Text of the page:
Feed: Because Thinking, Like, Meg Sucks!

Anderson, M.T. Feed. Cambridge, Massachusetts: Candlewick Press, 2002.

"We enter a time of calamity!"
Imagine a world where teenagers go clubbing on the moon, gaping lesions are sexy, and forests are destroyed to make room for more efficient air factories. Imagine a place where technology and advertising not only determine how we work or what we wear, but also take control of our most basic autonomic functions! This is the world that M. T. Anderson creates in Feed, a comical yet merciless satire about consumerism and the lives of American teenagers.

The main character and narrator Titus, cynically kicks off the novel with, "We went to the moon to have fun, but the moon turned out to suck, (1)." While on this trip Titus and his friends meet a strange girl named Violet, an unconventional girl from a family that initially resisted the feed and is still skeptical about its merits. Violet, as Titus puts it, "is always looking for the decline of civilization, (147). Soon after meeting her all of their feeds are hacked. For Titus and his friends, this simply means a quick end to their somewhat boring vacation, but the consequences are much more severe for Violet.

After they all return from their trip Titus and Violet begin dating. Most of their time is spent hanging out at the mall, a location which allows Violet many opportunities to share her theories on the feed with Titus. One such idea is that her and Titus should confuse the feed about what their interests are by looking at a variety of unrelated products. It is in this portion of the novel that one can clearly see the satire on consumer culture. A banner sent to Titus through his feed encapsulates this satire with, " What we wish for, is ours. It is the age of oneiric culture. And we, America, we are the nation of dreams, (149)."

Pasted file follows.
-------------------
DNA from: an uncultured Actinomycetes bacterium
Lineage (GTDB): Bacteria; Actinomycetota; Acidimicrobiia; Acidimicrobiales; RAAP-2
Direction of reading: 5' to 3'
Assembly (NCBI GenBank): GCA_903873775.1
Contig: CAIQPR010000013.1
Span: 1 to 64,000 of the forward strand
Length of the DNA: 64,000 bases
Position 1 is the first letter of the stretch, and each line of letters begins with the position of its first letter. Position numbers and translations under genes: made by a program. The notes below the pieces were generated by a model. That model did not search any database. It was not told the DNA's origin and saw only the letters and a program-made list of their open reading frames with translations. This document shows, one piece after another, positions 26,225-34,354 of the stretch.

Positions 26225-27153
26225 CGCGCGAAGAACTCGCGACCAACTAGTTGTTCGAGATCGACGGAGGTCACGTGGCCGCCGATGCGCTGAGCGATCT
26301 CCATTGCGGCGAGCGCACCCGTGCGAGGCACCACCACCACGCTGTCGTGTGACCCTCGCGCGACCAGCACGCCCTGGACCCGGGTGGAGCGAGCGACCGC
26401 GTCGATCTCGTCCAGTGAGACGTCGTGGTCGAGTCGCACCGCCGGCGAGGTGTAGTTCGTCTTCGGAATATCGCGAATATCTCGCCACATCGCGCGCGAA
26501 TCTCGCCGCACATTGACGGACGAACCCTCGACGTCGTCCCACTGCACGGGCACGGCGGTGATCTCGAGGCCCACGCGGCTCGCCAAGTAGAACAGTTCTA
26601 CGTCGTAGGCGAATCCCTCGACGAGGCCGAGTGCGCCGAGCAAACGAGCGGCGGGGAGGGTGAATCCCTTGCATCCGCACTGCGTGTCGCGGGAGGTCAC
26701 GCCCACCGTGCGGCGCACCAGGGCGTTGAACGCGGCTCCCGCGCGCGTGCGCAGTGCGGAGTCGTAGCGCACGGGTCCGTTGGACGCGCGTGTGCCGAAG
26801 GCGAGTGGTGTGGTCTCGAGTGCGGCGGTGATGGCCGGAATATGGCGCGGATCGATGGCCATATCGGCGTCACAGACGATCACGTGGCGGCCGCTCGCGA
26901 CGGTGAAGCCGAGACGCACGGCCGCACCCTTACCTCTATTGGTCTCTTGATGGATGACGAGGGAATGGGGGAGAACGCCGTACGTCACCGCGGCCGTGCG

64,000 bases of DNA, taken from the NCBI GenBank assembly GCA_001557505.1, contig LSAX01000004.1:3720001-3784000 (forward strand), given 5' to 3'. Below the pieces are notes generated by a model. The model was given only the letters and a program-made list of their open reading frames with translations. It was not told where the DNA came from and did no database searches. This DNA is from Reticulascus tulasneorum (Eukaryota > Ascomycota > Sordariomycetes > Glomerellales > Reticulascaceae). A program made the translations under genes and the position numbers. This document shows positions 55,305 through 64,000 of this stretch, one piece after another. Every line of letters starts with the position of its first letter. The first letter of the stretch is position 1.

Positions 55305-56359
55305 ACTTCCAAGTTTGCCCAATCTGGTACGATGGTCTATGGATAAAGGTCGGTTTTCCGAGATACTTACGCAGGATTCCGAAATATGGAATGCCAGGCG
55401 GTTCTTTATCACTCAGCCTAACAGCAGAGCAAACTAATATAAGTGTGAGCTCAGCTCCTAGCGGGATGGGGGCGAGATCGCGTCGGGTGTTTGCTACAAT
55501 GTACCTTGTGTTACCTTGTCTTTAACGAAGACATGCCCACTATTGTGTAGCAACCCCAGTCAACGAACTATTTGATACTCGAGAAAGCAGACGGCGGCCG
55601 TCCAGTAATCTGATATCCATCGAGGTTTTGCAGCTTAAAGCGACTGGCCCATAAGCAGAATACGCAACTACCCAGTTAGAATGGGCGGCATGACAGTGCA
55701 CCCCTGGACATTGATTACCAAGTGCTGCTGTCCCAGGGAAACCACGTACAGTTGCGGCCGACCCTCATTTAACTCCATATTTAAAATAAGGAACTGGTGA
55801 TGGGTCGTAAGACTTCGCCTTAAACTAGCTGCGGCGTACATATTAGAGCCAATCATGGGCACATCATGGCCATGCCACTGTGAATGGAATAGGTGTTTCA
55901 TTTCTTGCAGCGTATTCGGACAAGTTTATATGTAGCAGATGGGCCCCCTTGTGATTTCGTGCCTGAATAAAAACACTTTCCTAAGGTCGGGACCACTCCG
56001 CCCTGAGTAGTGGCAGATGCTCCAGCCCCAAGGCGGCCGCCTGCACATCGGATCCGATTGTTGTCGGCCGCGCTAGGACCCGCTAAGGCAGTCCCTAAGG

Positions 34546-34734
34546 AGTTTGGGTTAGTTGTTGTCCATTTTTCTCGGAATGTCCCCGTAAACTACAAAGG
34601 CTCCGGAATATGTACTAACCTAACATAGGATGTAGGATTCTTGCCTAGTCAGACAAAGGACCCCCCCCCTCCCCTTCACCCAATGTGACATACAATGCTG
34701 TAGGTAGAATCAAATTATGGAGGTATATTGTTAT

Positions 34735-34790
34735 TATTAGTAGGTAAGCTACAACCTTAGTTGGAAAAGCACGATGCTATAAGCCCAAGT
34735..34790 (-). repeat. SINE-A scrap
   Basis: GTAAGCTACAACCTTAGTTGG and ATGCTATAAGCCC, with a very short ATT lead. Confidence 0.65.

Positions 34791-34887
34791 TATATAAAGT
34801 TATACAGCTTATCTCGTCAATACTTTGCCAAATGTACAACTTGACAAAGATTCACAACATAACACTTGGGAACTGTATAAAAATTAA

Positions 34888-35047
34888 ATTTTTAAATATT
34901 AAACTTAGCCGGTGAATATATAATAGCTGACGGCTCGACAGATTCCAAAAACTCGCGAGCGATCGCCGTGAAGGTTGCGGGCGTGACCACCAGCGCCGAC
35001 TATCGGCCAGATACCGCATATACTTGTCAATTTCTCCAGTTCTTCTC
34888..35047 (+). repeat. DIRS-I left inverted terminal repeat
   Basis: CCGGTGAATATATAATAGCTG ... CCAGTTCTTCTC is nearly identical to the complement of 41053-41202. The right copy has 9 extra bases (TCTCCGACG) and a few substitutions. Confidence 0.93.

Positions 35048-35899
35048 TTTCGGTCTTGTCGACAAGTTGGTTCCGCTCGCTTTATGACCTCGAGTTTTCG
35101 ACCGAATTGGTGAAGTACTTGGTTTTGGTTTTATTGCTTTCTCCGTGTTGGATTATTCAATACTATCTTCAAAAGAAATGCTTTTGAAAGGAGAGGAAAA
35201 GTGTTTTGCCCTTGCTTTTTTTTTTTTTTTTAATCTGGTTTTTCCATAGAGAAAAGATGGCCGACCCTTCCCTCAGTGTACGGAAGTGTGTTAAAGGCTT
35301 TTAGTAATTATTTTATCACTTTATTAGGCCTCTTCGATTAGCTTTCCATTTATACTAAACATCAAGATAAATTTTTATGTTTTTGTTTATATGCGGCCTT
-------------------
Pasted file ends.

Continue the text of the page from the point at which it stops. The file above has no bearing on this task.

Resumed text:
However it is not just a novel about consumerism. The story suddenly becomes much deeper when Violet tells Titus that because of the hack on the moon her feed is malfunctioning and will not be working much longer. Basically, she has cyber-cancer and very limited time to live. It is at this point that the story becomes one about dealing with the imminent death of a friend. The reader can see Titus struggling to be with Violet as her health deteriorates. Titus also does not understand why Violet feels she must preserve her memories or why she wants to experience as much of life as possible. In these scenes Feed deals with a difficult topic for many teens, that is accepting the reality of death when it is so prominent, as in the case of a terminal illness. This is a situation that many teens probably have or will have to deal with either directly or indirectly, so it could make for some very interesting discussions with teen readers.

A satire, a chilling tale of caution, and a story about confronting mortality, Feed begs students to ask such questions as "What role should technology play in my life?" "How far will we let the forces of consumerism, corporations, and pollution go?" "What really is 'living'?"

Recommendations for Teachers

Feed would make for an excellent book to teach in a classroom because it can help students move into the connective stage of engaged reading in a very interesting, thought-provoking way. One way this novel touches on the connective stage is by getting students to elaborate on the world of the story. Anderson presents a future which is somewhat frightening and a little mysterious. The book never directly tells the reader that the world in which the characters live is supposed to be a dystopia, nor does it explicitly explain why the world is the way Anderson describes it. All the reader hears is that everyone lives in bubbles, people's skin is falling off in lesions, and you can't go into the ocean without a protective suit that filters the smell. Without any clear explanation as to what happened to make the world this way, students must elaborate the story world and draw their own theories. This could make for some interesting class discussions about all of the different things that might have happened in the world of the book before the action of the book.